by WILLIAM WORDSWORTH (1770-1850)
Oft I had heard of Lucy Gray:
And, when I crossed the wild,
I chanced to see at break of day
The solitary child.
No mate, no comrade Lucy knew;
She dwelt on a wide moor,
—The sweetest thing that ever grew
Beside a human door!
You yet may spy the fawn at play,
The hare upon the green;
But the sweet face of Lucy Gray
Will never more be seen.
“To-night will be a stormy night—
You to the town must go;
And take a lantern, Child, to light
Your mother through the snow.”
“That, Father! will I gladly do:
‘Tis scarcely afternoon—
The minster-clock has just struck two,
And yonder is the moon!”
At this the Father raised his hook,
And snapped a faggot-band;
He plied his work;—and Lucy took
The lantern in her hand.
Not blither is the mountain roe:
With many a wanton stroke
Her feet disperse the powdery snow,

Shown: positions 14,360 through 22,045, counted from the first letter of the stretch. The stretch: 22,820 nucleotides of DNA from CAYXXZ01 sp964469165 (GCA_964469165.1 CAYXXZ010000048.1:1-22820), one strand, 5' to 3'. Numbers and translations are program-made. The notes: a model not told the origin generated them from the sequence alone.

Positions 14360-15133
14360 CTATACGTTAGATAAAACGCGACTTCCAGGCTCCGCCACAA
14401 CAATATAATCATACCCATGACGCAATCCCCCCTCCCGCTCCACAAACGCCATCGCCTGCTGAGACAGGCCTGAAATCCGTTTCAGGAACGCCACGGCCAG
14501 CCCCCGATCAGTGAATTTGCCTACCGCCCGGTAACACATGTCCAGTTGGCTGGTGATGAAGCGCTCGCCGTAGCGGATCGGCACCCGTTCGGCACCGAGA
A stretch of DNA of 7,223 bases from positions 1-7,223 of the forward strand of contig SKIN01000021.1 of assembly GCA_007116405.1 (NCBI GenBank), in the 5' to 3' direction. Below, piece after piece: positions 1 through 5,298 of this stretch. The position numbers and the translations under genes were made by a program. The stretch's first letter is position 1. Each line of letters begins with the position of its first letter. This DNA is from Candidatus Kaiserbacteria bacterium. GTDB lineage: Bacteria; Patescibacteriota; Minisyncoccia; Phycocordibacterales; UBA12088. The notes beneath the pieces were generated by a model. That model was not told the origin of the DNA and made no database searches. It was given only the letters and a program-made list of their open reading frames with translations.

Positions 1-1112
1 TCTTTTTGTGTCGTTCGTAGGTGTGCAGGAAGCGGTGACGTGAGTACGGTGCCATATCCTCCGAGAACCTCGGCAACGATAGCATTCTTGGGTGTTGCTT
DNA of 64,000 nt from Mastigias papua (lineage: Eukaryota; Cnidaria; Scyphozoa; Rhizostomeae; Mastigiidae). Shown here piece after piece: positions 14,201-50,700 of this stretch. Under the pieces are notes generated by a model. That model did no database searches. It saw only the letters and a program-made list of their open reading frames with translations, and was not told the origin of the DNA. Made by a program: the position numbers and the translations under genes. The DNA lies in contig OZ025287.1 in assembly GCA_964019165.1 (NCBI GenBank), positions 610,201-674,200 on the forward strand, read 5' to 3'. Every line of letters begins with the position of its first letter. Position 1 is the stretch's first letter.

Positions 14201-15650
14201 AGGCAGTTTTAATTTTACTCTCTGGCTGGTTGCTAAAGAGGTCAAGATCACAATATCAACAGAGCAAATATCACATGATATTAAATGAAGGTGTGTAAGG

That rises up like smoke.
The storm came on before its time:
She wandered up and down;
And many a hill did Lucy climb:
But never reached the town.
The wretched parents all that night
Went shouting far and wide;
But there was neither sound nor sight
To serve them for a guide.
At day-break on a hill they stood
That overlooked the moor;
And thence they saw the bridge of wood,
A furlong from their door.
They wept—and, turning homeward, cried,
“In heaven we all shall meet;”
—When in the snow the mother spied
The print of Lucy’s feet.
Then downwards from the steep hill’s edge
They tracked the footmarks small;
And through the broken hawthorn hedge,
And by the long stone-wall;
And then an open field they crossed:
The marks were still the same;
They tracked them on, nor ever lost;
And to the bridge they came.
They followed from the snowy bank
Those footmarks, one by one,
Into the middle of the plank;
And further there were none!
—Yet some maintain that to this day
She is a living child;
That you may see sweet Lucy Gray
Upon the lonesome wild.
O’er rough and smooth she trips along,
And never looks behind;
And sings a solitary song
That whistles in the wind.